The idea is that you “sin against self.” Rather you are the sinner. Definitions are important. Sin is a whole-person, anti-God rebellious act against His standard. Sin is not simply the absence of good. It is the very presence of evil. Forgiveness understands and acknowledges this vertical reference first and foremost (Psalm 51:1-3).

The “self-forgiver” considers himself more important than God. He has been hurt and in a desire for relief of bad feelings he seeks to forgive himself. He is using God’s ordained way to store proper fellowship for self rather to please God. All the while he has missed the fact that being sinned against is somehow worse than his sinful response. He is not concerned about his sin against God, the True Forgiver (Romans 3:21-26; 8:1; 2 Corinthians 5:21). He places himself on a par with God.

Forgiveness is not about making a person feel good. It is about God restoring Himself to hell-deserving sinners. Attempting to forgive self is stealing from and competing with God. It makes a statement that Christ’s active obedience (a perfect life before the cross) and His passive obedience (His death and going to hell on the cross) is impotent. Functionally, the self-forgiver claims that God failed, Christ’s cross-work did not do the job, and he must be his own savior.


  1. Where are you in your vertical and horizontal relationships?
  2. How has your relationship with God, and God to you, affected your relationships with others beginning at home and working outward?
  3. Are you guilty of grudge holding? If so specifically write out how you will use God’s truth to honor Him and reconcile one to another.


 Forgiveness: Part IX
Cover and Confront

This is the ninth in the series; Forgiveness: Man’s Greatest Need. In the series I have defined the term; discussed the implications of the believer as being forgiven and functioning as a forgiver; discussed false views of forgiveness and potential ramifications; and discussed the perils of attacking God through grudge-holding and self-forgiving. I hope you have been gripped by the greatness, beauty, and the sweetness of God as The Forgiver.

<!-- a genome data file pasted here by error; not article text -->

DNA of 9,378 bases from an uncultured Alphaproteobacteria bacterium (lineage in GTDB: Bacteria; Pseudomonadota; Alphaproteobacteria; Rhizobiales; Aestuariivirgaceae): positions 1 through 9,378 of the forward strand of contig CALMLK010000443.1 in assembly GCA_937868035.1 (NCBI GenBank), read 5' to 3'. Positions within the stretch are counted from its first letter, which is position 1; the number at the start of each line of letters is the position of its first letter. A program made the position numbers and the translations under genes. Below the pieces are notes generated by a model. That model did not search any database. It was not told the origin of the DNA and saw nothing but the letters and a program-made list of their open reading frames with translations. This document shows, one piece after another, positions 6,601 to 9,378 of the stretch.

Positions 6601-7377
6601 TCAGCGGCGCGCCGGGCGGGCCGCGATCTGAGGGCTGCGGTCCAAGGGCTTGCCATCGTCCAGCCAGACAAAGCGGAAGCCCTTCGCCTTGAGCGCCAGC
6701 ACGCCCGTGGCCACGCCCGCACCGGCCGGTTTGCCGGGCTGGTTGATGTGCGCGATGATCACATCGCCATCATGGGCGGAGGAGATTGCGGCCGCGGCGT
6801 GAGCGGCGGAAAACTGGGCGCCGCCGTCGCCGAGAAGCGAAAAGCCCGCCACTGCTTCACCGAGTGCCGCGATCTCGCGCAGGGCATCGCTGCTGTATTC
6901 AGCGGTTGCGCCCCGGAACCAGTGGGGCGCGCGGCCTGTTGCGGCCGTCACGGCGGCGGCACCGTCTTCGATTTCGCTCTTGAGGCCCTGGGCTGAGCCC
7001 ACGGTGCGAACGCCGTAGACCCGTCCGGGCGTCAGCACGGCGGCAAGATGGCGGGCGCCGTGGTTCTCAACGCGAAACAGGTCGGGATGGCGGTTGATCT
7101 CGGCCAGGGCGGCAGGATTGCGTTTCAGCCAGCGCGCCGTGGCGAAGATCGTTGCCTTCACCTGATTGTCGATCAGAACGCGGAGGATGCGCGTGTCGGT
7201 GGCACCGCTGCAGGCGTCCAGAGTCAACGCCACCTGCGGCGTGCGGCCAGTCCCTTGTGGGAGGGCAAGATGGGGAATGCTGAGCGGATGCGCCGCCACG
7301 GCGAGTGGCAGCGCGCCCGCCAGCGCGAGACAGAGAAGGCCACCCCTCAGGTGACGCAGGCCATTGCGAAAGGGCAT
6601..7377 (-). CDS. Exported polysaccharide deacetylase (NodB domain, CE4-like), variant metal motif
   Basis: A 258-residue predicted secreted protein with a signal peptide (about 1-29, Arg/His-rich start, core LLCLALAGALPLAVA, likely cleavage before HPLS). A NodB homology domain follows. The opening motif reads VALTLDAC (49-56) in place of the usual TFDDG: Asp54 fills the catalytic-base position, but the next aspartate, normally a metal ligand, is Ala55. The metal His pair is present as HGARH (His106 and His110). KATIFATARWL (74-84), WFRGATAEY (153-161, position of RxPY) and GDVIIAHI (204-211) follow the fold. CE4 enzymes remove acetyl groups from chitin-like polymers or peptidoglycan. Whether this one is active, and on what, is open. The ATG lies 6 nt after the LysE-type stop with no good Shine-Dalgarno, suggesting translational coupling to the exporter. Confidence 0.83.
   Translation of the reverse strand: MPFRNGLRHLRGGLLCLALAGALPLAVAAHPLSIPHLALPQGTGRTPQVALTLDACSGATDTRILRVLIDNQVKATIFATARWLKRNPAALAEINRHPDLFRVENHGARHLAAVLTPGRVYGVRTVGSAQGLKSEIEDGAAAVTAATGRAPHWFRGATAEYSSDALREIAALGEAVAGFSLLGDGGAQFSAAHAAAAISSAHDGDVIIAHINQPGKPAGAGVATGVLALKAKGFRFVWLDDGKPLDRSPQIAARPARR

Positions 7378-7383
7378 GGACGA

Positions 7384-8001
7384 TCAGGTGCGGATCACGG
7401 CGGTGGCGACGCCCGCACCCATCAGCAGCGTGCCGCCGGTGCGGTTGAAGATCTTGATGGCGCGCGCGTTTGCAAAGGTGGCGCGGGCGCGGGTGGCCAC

Only a proper understanding of Who God is and who you are as a believer will motivate you to forgive as you have been forgiven individually and corporately as God’s chosen people (Ephesians 4:31-32; Colossians 3:12-14).

There is another aspect of forgiveness that I must address in order to continue our excursus into the biblical view of forgiveness. That aspect is summarized by the motif of confront or cover. How does a believer know which is appropriate?  As you might imagine the Bible offers more than enough guidance in this matter. Every believer when faced with another’s sin has two options and only two: cover or confront.

Covering is an Old and New Testament concept (Proverbs 10:12; 17:9; James 5:8; 1 Peter 4:8). In the New Testament the word in the original language (kalupto) means to hide or veil. The idea conveyed in these passages are the necessity of covering sin and love being the instrument that does it.